Marijuana-Derived Cannabidiol for Seizures Receives Unanimous FDA Committee Backing


Monthly seizures were reduced by about 40% in those taking Epidiolex.


The Peripheral and Central Nervous System Drugs Advisory Committee of the US Food and Drug Administration (FDA) announced the unanimous recommendation supporting the approval of the new drug application for the investigational cannabidiol oral solution (Epidiolex), for adjunctive treatment of seizures associated with Lennox-Gastaut syndrome (LGS) and Dravet syndrome in patients 2 years of age and older.

If FDA approved, Epidiolex will be the first pharmaceutical formulation of purified, plant-based cannabidiol oral solution and the first in a new category of anti-epileptic drugs, additionally, if approved, it would be the first-ever FDA-approved medicine for Dravet syndrome patients.

“As a physician who treats LGS and Dravet syndrome, I know that patients and their families usually face significant difficulties getting seizures under control using existing therapies,” Elizabeth Thiele, MD, PhD, director of pediatric epilepsy, Massachusetts General Hospital, professor of neurology, Harvard Medical School, primary investigator for one of GW’s and Greenwich’s studies in LGS patients, said in a statement. “The results from these studies suggest that this pharmaceutical formulation of cannabidiol may provide hope for a new treatment option that may be effective for some patients.”

The 13—0 decision was based on the efficacy and safety data from 3 randomized, double-blind, placebo-controlled trials — 2, 14-week trials in patients with LGS; and a 14-week trial in patients with Dravet Syndrome.

Additional safety data were provided from a 3-week dose-finding study in patients with Dravet syndrome, an open-label extension study in patients with LGS and Dravet syndrome and expanded access INDs in refractory epilepsy populations.

In the phase 3 studies, patients that added Epidiolex to other antiepileptic therapies significantly reduced the frequency of seizures, experiencing a 40% to a 50% average reduction.

The treatment was generally well tolerated, and the most commonly observed effects were observed in the central nervous system (somnolence and sedation), gastrointestinal (decreased appetite and diarrhea), hepatic (transaminase elevations) and infections (pneumonia) and these events were generally mild to moderate in severity. Serious and/or severe adverse events were generally related to transaminase elevations, somnolence and lethargy, and infections.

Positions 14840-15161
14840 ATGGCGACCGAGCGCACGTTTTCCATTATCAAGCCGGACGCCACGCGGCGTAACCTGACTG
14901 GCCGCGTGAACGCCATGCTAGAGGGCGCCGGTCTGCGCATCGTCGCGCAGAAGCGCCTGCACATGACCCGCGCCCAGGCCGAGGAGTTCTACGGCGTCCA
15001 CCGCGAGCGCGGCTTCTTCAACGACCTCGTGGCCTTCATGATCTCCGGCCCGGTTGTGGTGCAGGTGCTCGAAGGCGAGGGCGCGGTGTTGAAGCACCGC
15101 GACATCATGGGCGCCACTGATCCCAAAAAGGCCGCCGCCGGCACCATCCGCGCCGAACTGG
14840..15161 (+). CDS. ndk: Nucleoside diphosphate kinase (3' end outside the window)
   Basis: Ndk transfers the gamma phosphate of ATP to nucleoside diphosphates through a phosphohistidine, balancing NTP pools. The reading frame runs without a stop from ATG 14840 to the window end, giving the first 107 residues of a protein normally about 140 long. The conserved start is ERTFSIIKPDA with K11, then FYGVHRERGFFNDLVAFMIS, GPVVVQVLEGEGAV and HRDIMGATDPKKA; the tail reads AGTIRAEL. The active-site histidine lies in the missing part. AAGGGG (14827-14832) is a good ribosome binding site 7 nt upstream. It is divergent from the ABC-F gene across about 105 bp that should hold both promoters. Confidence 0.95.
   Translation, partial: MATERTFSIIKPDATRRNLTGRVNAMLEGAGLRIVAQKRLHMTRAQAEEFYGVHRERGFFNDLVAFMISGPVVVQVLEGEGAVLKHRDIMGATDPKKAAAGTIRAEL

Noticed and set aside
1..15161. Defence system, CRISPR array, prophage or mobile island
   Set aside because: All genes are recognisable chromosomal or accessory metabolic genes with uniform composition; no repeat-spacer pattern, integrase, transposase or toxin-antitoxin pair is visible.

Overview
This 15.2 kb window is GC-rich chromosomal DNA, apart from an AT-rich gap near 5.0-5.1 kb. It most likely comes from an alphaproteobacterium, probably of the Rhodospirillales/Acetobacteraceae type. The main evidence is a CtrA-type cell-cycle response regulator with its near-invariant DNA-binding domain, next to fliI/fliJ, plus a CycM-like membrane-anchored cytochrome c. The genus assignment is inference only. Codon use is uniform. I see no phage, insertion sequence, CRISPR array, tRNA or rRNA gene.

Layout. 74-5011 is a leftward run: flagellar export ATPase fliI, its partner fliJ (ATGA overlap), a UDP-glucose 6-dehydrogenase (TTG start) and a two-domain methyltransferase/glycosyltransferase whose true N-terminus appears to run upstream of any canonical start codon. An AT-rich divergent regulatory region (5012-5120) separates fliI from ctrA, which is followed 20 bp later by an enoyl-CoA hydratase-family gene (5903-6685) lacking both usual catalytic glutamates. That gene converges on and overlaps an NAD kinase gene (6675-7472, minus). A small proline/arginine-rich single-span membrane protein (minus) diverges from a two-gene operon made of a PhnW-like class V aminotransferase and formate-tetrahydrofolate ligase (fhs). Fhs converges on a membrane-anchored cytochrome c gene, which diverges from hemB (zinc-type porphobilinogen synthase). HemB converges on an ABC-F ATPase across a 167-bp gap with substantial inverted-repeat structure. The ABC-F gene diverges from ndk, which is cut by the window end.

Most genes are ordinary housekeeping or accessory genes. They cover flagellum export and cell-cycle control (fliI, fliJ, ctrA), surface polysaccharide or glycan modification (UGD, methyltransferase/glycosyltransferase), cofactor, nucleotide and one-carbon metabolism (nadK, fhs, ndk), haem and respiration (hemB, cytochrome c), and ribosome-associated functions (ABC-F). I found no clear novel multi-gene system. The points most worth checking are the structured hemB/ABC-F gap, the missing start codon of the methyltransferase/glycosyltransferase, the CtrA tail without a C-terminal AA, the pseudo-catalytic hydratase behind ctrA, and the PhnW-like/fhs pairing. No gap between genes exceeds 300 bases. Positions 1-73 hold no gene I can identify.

Although the risk of liver injury has the potential to be serious, the briefing documents recommended it can be appropriately managed with inclusion of relevant language in labeling, education of prescribers regarding the risk of transaminase elevation and need for monitoring of liver enzyme levels, and further characterization of the risk in the post-market setting.

There were 20 deaths in the development program. However, the patients were generally ill with multiple comorbidities and none of the deaths could be attributed to Epidiolex.

Epidiolex, an oral solution manufactured by GW Pharmaceuticals, consists of cannabidiol, a component of cannabis that does not make people high.

Since marijuana is restricted as a Schedule 1 drug by the Drug Enforcement Administration, during the advisory meeting the FDA said that cannabidiol will need to be rescheduled to be made available for sale, if approved.

In June 2014, the FDA granted fast track designation to Epidiolex.

The prescription drug user fee act (PDUFA) date is June 27, 2018, and if approved, the medicine is expected to be available by prescription in the second half of 2018.

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